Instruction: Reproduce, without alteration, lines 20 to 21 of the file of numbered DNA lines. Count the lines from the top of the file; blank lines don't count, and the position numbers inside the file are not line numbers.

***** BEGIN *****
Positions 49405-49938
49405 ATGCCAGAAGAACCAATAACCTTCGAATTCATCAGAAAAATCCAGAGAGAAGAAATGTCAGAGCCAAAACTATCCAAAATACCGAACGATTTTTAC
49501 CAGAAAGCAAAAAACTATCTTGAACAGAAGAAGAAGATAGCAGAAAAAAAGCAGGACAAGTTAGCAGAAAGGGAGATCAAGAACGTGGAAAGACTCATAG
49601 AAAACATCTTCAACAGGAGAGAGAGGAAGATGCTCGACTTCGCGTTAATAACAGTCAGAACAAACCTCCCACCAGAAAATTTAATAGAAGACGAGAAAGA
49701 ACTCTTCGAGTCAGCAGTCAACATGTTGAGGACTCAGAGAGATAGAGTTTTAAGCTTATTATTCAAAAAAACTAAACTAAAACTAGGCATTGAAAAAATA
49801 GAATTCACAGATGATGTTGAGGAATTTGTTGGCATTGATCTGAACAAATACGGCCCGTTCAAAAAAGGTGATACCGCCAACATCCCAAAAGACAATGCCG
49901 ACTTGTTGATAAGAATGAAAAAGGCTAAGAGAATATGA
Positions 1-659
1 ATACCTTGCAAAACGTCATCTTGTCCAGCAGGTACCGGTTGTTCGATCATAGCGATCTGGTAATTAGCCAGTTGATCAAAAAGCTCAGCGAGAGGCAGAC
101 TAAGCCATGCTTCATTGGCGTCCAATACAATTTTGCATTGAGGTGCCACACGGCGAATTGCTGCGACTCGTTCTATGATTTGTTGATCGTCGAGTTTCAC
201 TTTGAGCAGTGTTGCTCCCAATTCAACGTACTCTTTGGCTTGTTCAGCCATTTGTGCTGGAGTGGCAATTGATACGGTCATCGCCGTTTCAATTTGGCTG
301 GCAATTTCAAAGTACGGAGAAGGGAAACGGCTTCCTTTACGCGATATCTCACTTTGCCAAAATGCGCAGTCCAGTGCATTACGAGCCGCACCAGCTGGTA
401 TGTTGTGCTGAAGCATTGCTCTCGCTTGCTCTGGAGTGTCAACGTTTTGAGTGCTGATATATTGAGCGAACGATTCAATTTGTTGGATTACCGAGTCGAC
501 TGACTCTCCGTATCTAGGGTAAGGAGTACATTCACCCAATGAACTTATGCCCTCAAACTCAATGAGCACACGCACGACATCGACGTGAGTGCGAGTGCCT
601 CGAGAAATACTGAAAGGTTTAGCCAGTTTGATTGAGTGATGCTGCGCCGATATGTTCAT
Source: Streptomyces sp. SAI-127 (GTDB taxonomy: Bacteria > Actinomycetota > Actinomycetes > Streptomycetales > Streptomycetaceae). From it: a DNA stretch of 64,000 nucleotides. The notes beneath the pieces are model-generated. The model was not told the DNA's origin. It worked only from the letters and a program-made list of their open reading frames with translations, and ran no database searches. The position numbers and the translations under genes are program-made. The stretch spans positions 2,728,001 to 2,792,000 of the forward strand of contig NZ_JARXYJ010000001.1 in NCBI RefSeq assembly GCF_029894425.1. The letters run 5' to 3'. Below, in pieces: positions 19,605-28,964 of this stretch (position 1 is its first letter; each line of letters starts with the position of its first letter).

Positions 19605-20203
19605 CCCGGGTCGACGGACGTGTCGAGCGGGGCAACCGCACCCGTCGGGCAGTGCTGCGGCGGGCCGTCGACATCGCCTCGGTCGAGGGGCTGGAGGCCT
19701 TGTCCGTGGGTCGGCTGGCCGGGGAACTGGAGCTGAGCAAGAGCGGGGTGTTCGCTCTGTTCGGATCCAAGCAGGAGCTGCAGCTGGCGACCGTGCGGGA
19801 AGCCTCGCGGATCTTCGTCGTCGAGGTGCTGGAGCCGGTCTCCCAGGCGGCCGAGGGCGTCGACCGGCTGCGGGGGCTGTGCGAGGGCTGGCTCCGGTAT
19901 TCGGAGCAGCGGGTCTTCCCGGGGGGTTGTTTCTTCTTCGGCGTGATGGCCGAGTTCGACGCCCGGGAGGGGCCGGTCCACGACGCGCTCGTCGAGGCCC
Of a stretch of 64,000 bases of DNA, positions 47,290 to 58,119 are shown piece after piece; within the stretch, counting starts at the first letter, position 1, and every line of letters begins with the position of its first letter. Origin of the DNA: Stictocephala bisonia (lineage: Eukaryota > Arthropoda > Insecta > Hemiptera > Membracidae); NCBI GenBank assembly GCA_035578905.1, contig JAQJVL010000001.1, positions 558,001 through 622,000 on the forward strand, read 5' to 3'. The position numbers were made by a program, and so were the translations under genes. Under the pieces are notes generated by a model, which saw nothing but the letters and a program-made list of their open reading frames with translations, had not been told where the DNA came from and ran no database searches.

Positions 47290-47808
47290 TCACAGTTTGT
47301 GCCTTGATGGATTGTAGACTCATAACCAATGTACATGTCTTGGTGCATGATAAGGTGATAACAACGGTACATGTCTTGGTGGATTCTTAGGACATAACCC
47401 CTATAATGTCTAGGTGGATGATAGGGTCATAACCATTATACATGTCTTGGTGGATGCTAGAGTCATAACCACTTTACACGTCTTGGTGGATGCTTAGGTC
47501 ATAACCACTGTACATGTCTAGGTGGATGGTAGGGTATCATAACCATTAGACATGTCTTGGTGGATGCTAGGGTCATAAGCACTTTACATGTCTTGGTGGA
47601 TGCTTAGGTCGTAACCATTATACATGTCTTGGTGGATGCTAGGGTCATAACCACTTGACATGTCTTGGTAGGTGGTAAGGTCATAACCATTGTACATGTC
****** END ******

19801 AGCCTCGCGGATCTTCGTCGTCGAGGTGCTGGAGCCGGTCTCCCAGGCGGCCGAGGGCGTCGACCGGCTGCGGGGGCTGTGCGAGGGCTGGCTCCGGTAT
19901 TCGGAGCAGCGGGTCTTCCCGGGGGGTTGTTTCTTCTTCGGCGTGATGGCCGAGTTCGACGCCCGGGAGGGGCCGGTCCACGACGCGCTCGTCGAGGCCC